Should he harbour any hopes of taking victory for a second consecutive year, Benoît Tréluyer is well aware that first he must overcome the many hidden perils standing in a driver’s way at the Le Mans 24 Hours. Fortunately he has mastered a few tricks during his seven previous appearances there…
The temptation to chase ever faster lap times is a constant threat at Le Mans where the circuit can all too often bear its teeth to an overenthusiastic driver who asks too much of his machinery. Railing against the lure of speed requires both a mastery of oneself and perfect concentration. The biggest event in world motorsport cannot be won through impulsion or temper, but instead requires a well thought-out and pragmatic approach. Every second demands constant vigilance and caution. Despite this being his eighth appearance, the reigning winner understands the temptation is always there, be it bumping over a kerb to shave a couple of tenths or rushing to overtake a slower GT car. But he also knows one must retain their focus. Before defending his crown, Benoît reveals his personal pressures, the seven little sins standing between him and victory.
It is hard to accept but nevertheless crucial.
“The Le Mans 24 Hours is very unforgiving, especially when it comes to humility. One must not arrive at La Sarthe overly confident. No win is ever guaranteed, regardless of whether you have the world’s best car and preparation at your disposal.”
“You can’t have too much! It is absolutely fantastic to set pole position as we did last year, but one must not take too many risks in order to achieve it. You can’t take the chance of crashing the car and compromising the rest of your weekend. You have to restrain yourself, reign in the temptation and accept when to say ‘no’!”
“Obviously you want to be out front straight away but really this has little meaning. It is only when the sun rises that you know whether you can challenge for victory or not. Last year I started the race in the lead. While out on my own all was going well. I was running at my pace and in complete control until encountering traffic. That’s when I was nearly taken off by a Porsche. It’s in those instances that you have to control yourself and relax. It is hard to accept but nevertheless crucial. While you have to maintain a good pace to stay on the lead lap, it must be your own pace, without over-driving, and always looking after the car.”
“Cohesion within the driver line-up is key. You have to think about the others before yourself. In fact, you must not be selfish. You must work the car as little as possible in order to return it in the best shape for your team-mates and not overload the mechanics with work. You have to bring the car back to the pits in the same condition as you would want to receive it from your team-mates. It is important not to ride over the kerbs too often, wear the brakes too much and to look after the gearbox, etc.”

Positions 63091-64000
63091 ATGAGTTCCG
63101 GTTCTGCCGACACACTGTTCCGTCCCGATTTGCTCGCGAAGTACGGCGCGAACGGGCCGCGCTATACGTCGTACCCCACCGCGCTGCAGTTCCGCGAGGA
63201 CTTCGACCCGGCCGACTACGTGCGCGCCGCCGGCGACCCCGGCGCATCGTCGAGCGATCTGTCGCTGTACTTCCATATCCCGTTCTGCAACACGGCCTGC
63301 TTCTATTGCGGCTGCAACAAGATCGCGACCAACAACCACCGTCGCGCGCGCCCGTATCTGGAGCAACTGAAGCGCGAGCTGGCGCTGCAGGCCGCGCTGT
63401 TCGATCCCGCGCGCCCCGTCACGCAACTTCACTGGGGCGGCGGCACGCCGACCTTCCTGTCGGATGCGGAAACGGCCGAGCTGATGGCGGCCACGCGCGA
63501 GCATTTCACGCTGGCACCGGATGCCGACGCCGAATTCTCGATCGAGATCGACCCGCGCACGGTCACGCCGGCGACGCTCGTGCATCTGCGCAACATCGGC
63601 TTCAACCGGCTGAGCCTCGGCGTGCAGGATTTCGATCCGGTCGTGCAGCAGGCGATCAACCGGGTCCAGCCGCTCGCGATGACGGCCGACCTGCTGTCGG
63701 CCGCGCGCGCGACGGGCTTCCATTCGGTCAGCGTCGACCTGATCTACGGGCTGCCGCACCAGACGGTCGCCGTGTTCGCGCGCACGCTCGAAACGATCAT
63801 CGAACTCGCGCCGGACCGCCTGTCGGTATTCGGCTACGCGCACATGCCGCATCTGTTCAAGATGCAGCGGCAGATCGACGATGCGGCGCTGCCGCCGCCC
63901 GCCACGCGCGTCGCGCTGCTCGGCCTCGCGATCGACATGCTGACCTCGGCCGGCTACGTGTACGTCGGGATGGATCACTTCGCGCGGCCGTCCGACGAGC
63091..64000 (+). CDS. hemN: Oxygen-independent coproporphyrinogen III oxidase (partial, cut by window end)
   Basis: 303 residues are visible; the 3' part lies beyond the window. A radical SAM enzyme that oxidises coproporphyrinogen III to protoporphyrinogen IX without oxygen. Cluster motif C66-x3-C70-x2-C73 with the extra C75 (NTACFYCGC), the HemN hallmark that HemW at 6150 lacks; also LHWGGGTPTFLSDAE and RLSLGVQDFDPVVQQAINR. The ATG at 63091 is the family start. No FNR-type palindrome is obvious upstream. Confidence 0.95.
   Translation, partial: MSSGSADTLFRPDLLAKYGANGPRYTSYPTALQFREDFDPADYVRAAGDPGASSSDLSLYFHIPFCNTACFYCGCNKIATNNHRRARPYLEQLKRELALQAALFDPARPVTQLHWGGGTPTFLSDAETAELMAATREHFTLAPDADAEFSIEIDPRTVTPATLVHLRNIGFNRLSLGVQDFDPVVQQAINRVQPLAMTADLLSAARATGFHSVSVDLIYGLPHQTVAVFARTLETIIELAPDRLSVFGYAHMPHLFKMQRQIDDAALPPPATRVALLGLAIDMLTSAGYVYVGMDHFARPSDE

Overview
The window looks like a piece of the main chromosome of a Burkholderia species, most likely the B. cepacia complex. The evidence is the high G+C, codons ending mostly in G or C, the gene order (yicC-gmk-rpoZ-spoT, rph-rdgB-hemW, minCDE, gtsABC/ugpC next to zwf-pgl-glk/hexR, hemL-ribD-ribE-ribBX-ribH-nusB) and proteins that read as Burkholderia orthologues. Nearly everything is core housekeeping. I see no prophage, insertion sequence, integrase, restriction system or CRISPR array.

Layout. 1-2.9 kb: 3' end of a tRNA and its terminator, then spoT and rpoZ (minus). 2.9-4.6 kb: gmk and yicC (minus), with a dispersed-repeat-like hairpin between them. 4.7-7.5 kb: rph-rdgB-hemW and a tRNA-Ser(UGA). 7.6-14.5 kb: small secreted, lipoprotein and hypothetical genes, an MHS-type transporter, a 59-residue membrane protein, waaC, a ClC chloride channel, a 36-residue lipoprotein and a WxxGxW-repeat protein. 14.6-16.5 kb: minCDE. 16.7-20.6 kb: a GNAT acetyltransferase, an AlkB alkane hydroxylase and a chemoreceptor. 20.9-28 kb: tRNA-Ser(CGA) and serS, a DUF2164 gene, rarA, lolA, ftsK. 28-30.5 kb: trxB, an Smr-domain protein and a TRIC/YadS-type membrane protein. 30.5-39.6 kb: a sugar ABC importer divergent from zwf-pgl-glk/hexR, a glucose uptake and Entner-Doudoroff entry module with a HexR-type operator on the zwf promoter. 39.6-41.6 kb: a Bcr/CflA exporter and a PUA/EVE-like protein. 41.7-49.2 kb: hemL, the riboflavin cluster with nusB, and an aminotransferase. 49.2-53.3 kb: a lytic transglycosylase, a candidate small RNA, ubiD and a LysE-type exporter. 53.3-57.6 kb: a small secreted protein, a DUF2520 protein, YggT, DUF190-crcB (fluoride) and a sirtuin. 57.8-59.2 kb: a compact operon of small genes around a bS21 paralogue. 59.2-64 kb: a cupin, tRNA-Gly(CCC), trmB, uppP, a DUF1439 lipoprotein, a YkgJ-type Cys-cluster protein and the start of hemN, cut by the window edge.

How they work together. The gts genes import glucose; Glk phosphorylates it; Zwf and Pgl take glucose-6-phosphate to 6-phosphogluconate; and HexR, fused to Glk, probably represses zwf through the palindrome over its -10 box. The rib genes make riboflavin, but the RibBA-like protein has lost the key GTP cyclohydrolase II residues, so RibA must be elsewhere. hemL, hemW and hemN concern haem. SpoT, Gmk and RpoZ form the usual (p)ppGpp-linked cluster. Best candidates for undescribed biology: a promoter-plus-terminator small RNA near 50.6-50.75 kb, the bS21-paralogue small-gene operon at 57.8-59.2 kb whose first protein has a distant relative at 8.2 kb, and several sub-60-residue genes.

“It probably sounds obvious, but you cannot eat too much fat. That’s not always easy following a double or triple stint when you are feeling really hungry. You want a significant meal but you must resist the urge.”
“You can’t become distracted. Never. Although you must find ways to release pressure, you can’t take your eye off of the final objective. You must remain in the bubble that has been built day after day around your team-mates and the team. You have to remain focused throughout the week and not only during the race. For example, I forbid myself from eating at a friend’s – despite having many in the region – during Le Mans week. Nothing can distract your attention. You must also rest as much as possible, forcing yourself despite the attraction of wanting to follow the car’s progress when not behind the wheel. It’s important to relax so that you are in good shape the moment your stint begins. As well as his machinery, at dawn it’s important for the driver to be feeling fresh.”
“You cannot make unsporting gestures as they always backfire against you. Squeezing a GT car because it did not let you past or lacking respect for other cars and drivers are acts that you will always end up paying for. Some sports prototype drivers do not realise that racing in a GT car can be more difficult than in an LMP1. If you want to win, you must respect everyone.”
It is only by being alert to all of these potential pitfalls each time around the 13.629km-long Le Mans circuit, while remaining confident in his ability and that of the Audi R18 e-tron quattro, that the Alençon-born driver will take the start of his eighth 24 Hours on June 16. It’s an eighth appearance that he hopes will bring much joy and happiness.